HomeTelevisionSex Education: The Latest Socially Conscious Sex Comedy is a Winner

Sex Education: The Latest Socially Conscious Sex Comedy is a Winner

Sex Education
Photo Credit: Netflix

Let’s face the honest fact: many of us learn about sex through the films we watch — and the lessons we’ve learned from them are rarely educationally or ethically sound. But a paradigm shift seems to be taking place — films like Blockers and TV series like Big Mouth have shown the value of actually understanding sexuality, while also showcasing the full spectrum of gender identity and sexual orientation, all while proving that you don’t have to be offensive to get a laugh. But this shift may be best exemplified by Netflix’s latest series: Sex Education.

As the title suggests, this show has two things on the brain. The first is, naturally, sex — and this show is, from the very first scene, particularly explicit. And no stone is left unturned in this exploration of puberty: we’re talking about everything from weird, unexplainable kinks to sex-related emotional baggage.

It’s funny, but also uncomfortable, extremely detailed, and even a bit gross at times. But that’s where the other word comes in: education. This show is all about making sure that both its characters and its audience are getting nothing but the facts about sexuality, and that they’re learning what mature relationships between sexually-active adults looks like. And we’re all better off for it.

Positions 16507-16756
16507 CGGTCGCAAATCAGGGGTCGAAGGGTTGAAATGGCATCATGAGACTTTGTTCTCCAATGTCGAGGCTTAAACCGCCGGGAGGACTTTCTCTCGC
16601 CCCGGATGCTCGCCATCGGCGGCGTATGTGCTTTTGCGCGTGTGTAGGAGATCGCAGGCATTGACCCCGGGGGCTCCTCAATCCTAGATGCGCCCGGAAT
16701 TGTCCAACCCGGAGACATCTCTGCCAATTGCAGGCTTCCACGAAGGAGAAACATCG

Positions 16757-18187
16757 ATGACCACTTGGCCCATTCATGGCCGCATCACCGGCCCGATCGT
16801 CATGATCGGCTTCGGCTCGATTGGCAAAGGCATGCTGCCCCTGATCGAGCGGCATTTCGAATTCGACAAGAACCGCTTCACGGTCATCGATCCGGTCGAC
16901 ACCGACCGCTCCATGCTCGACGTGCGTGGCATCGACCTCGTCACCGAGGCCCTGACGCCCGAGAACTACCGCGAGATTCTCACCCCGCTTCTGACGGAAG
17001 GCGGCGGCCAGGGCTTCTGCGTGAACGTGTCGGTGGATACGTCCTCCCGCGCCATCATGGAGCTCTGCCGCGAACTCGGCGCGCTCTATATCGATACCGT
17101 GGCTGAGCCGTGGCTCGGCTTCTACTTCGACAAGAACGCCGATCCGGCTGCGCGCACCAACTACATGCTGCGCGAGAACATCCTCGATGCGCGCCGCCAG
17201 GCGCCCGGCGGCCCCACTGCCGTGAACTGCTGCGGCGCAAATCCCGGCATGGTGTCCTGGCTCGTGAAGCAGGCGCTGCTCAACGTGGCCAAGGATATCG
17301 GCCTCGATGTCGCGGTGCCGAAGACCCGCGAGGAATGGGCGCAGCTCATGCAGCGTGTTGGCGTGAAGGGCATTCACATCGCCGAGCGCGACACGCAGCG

Like many sex comedies, this series is all about a virgin: Otis (Asa Butterfield). But Otis is not like the protagonists from American Pie or Porky’s… he’s actually deeply uncomfortable with sexuality, and has never even been able to masturbate, let alone actually pursue a relationship with someone of the opposite sex. He does, however, have a sex therapist for a mother — played by none other than Gillian Anderson —so he probably knows more about sex than most of his sexually active peers. This gives Maeve, a classmate of his who’s the subject of much gossip, an idea.

Combining her knowledge of the school’s social structure with his sex expertise, the two open up a sex clinic of sorts. Before long, they’re being visited by students from all different cliques, and with whole different levels of experience, to answer a variety of questions that wouldn’t be brought up in your average sex-ed class.

In its first five episodes, the show makes a habit of turning typical sex comedy tropes on their head. In the premiere, for example, a student’s self-consciousness about his penis size leads to some major self-esteem issues… but not in the way you think. Meanwhile, another episode revolves around a circulated naked photo but, unlike in American Pie, this is not the subject of laughs or, even worse, celebration. Instead, the writers spend the hour exploring revenge porn and its repercussions.